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If you want to know who really controls W. P. Carey Inc. (NYSE:WPC), then you'll have to look at the makeup of its share registry. Institutions will often hold stock in bigger companies, and we expect to see insiders owning a noticeable percentage of the smaller ones. We also tend to see lower insider ownership in companies that were previously publicly owned.
W. P. Carey is a pretty big company. It has a market capitalization of US$14b. Normally institutions would own a significant portion of a company this size. Our analysis of the ownership of the company, below, shows that institutional investors have bought into the company. Let's delve deeper into each type of owner, to discover more about W. P. Carey.
What Does The Institutional Ownership Tell Us About W. P. Carey?
Institutional investors commonly compare their own returns to the returns of a commonly followed index. So they generally do consider buying larger companies that are included in the relevant benchmark index.
We can see that W. P. Carey does have institutional investors; and they hold a good portion of the company's stock. This suggests some credibility amongst professional investors. But we can't rely on that fact alone since institutions make bad investments sometimes, just like everyone does. If multiple institutions change their view on a stock at the same time, you could see the share price drop fast. It's therefore worth looking at W. P. Carey's earnings history below. Of course, the future is what really matters.
Since institutional investors own more than half the issued stock, the board will likely have to pay attention to their preferences. Hedge funds don't have many shares in W. P. Carey. The Vanguard Group, Inc. is currently the company's largest shareholder with 13% of shares outstanding. In comparison, the second and third largest shareholders hold about 7.1% and 3.9% of the stock.
On studying our ownership data, we found that 25 of the top shareholders collectively own less than 50% of the share register, implying that no single individual has a majority interest.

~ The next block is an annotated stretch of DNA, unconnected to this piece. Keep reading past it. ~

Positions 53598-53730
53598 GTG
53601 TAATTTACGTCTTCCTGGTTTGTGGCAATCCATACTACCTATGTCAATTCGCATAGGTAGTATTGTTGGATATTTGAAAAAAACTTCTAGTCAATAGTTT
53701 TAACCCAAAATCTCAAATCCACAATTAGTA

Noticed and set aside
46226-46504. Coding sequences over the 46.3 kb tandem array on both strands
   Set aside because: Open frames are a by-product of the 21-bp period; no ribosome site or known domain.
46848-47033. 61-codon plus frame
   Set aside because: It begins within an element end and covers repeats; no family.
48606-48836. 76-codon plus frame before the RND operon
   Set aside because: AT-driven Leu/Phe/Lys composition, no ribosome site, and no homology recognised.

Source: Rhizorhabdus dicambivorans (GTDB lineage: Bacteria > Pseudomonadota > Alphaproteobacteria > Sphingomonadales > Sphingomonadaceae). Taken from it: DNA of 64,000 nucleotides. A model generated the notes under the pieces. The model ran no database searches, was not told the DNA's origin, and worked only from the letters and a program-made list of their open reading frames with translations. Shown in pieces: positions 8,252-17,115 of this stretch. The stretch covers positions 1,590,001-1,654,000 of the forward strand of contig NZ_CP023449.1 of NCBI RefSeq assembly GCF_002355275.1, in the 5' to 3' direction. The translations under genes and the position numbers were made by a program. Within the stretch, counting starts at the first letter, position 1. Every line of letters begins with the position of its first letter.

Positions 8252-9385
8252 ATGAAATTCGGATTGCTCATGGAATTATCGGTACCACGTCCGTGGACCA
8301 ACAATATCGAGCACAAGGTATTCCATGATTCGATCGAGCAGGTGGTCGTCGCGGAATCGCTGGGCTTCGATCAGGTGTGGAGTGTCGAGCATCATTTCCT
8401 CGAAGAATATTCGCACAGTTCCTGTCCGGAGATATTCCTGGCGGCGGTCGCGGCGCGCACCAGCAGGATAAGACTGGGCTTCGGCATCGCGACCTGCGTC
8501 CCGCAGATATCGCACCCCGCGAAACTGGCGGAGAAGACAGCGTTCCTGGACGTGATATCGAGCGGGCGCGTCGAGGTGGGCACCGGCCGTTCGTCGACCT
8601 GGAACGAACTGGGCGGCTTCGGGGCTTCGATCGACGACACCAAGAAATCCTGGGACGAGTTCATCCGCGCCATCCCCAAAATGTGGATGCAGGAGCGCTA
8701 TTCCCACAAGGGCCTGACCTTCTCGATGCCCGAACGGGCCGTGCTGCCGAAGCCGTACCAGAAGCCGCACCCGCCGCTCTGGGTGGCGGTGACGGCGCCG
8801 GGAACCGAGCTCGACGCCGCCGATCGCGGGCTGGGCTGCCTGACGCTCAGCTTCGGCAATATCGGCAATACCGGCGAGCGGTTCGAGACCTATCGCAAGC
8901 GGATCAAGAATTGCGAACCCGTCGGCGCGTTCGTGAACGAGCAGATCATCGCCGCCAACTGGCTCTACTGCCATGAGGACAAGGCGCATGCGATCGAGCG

While it makes sense to study institutional ownership data for a company, it also makes sense to study analyst sentiments to know which way the wind is blowing. There are a reasonable number of analysts covering the stock, so it might be useful to find out their aggregate view on the future.
Insider Ownership Of W. P. Carey
The definition of an insider can differ slightly between different countries, but members of the board of directors always count. The company management answer to the board and the latter should represent the interests of shareholders. Notably, sometimes top-level managers are on the board themselves.
Insider ownership is positive when it signals leadership are thinking like the true owners of the company. However, high insider ownership can also give immense power to a small group within the company. This can be negative in some circumstances.
I can report that insiders do own shares in W. P. Carey Inc.. The insiders have a meaningful stake worth US$144m. I sometimes take an interest in whether they have been buying or selling.
General Public Ownership
The general public holds a 42% stake in W. P. Carey. This size of ownership, while considerable, may not be enough to change company policy if the decision is not in sync with other large shareholders.
While it is well worth considering the different groups that own a company, there are other factors that are even more important. For example, we've discovered 2 warning signs for W. P. Carey (1 is concerning!) that you should be aware of before investing here.
If you would prefer discover what analysts are predicting in terms of future growth, do not miss this free report on analyst forecasts.
NB: Figures in this article are calculated using data from the last twelve months, which refer to the 12-month period ending on the last date of the month the financial statement is dated. This may not be consistent with full year annual report figures.
This article by Simply Wall St is general in nature. We provide commentary based on historical data and analyst forecasts only using an unbiased methodology and our articles are not intended to be financial advice. It does not constitute a recommendation to buy or sell any stock, and does not take account of your objectives, or your financial situation. We aim to bring you long-term focused analysis driven by fundamental data. Note that our analysis may not factor in the latest price-sensitive company announcements or qualitative material. Simply Wall St has no position in any stocks mentioned.
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